Artistic malaise is a fertile topic and a serious threat. Past glories eventually start to count for little when the creative juices finally dry up. Musician Willis Earl Beal’s meandering journey through Memphis in search of real glory and the inspiration that has long since abandoned him should offer ample space for a fascinating study but it never really comes off. A charismatic and yet oddly half formed figure, he makes his way through a pretty patchwork of shots that flatter to deceive.
Tim Sutton opens his film with a bang, Beal talking about his pre-ordained greatness and the sorcery he employs to achieve it during an interview. If he’s a sorcerer, he’s not a particularly powerful one as his gift swiftly deserts him. Beal splutters through aborted recording sessions and wanders around Memphis struggling to come to terms with his failure. Crossing his path along the way are a number of unique characters and the city of Memphis itself.
Memphis is at its best when Sutton draws on the murky grandeur of his setting. Wind ripples through the leaves on sun dappled oak trees, water sits listlessly in sleepy storm drains and hazy evening lights glow off the tarmac. Beal drifts in between this, a subdued figure struggling to find his place. Watching his aborted efforts to resuscitate his musical career is almost painful at times. He cautiously plays opening notes only to back down, the rhythm having fled. In the studio, his attempts to go with the flow fall flat when his backing musicians question his improvisation.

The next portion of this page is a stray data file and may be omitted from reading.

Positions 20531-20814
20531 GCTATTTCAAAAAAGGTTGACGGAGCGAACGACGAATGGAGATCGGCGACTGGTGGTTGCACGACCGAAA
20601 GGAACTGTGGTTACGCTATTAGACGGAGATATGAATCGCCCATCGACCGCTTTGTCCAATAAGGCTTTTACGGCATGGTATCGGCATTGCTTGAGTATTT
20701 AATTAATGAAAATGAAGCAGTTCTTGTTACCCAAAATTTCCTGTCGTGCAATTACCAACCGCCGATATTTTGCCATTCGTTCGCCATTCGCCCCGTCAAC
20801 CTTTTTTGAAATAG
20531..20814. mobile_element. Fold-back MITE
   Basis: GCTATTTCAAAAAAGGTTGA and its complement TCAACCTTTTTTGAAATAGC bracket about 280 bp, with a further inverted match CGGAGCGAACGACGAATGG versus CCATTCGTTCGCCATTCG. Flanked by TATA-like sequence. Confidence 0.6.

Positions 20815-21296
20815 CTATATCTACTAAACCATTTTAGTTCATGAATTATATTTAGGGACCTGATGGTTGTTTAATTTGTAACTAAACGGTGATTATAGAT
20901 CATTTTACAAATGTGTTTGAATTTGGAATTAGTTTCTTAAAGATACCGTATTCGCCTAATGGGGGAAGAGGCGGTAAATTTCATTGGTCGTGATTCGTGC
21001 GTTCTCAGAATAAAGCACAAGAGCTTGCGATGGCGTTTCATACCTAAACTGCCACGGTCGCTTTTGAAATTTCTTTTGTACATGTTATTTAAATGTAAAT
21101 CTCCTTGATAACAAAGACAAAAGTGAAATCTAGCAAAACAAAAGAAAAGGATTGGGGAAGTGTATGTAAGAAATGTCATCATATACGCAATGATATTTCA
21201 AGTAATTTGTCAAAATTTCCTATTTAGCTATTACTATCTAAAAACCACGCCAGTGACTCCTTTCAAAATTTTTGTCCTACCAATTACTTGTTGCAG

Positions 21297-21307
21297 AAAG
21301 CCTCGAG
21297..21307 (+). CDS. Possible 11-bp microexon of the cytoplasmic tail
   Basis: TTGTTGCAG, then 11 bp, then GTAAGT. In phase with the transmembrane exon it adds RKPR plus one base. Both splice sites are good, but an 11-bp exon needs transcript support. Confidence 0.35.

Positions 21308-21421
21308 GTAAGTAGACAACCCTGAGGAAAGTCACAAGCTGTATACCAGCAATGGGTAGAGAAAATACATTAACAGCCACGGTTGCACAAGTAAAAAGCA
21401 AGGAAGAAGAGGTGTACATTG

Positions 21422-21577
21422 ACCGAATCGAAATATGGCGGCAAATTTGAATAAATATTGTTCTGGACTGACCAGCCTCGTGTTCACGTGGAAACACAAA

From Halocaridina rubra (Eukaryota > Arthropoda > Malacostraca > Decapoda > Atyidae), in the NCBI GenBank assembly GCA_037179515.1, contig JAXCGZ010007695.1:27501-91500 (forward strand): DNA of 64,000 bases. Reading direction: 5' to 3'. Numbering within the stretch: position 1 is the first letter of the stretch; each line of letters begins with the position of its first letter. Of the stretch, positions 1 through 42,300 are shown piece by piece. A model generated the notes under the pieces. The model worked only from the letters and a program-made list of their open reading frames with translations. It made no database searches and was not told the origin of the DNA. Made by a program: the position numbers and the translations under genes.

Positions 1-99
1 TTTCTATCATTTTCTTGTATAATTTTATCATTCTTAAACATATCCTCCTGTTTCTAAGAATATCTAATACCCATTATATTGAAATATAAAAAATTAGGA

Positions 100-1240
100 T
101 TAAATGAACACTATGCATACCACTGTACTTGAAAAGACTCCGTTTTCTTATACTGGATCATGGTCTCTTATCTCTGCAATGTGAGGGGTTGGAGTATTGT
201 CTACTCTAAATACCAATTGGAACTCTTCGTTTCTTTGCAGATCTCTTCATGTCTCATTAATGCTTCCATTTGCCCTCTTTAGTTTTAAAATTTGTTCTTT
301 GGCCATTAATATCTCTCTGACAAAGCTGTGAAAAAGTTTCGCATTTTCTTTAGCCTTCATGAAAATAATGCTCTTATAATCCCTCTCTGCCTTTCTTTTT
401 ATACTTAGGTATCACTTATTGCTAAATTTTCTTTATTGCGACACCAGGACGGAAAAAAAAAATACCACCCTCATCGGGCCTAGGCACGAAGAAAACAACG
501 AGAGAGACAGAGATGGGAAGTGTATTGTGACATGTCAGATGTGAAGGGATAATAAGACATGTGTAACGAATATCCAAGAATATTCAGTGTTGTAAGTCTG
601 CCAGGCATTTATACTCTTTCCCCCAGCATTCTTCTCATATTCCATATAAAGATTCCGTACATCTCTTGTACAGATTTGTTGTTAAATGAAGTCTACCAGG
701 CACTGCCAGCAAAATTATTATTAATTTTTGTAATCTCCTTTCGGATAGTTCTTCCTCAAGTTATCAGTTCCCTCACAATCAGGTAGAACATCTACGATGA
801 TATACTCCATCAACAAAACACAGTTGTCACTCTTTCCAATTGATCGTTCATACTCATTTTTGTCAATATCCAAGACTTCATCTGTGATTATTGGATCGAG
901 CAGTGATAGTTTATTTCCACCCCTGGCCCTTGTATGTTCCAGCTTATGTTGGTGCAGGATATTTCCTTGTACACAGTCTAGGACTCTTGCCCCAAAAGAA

Problems come when these moments are revealed to be few and far between. Memphis can’t stretch its slender threads to feature length. Before long, Beal’s own malaise has overtaken the film, draining enjoyment until only a dull shell is left. Attractive as an oak tree under a blue sky is, there are only so many times it needs to fill the screen.
Soon, a painful cycle of repeating images and drawn out shots has been initiated with no end obviously in sight. Proceedings could have been brought to a close at pretty much any point in the second half with very little material impact on the film. As the early admiration for Sutton’s style fades away, it begins to feel like Beal is the not the only person trapped in Memphis.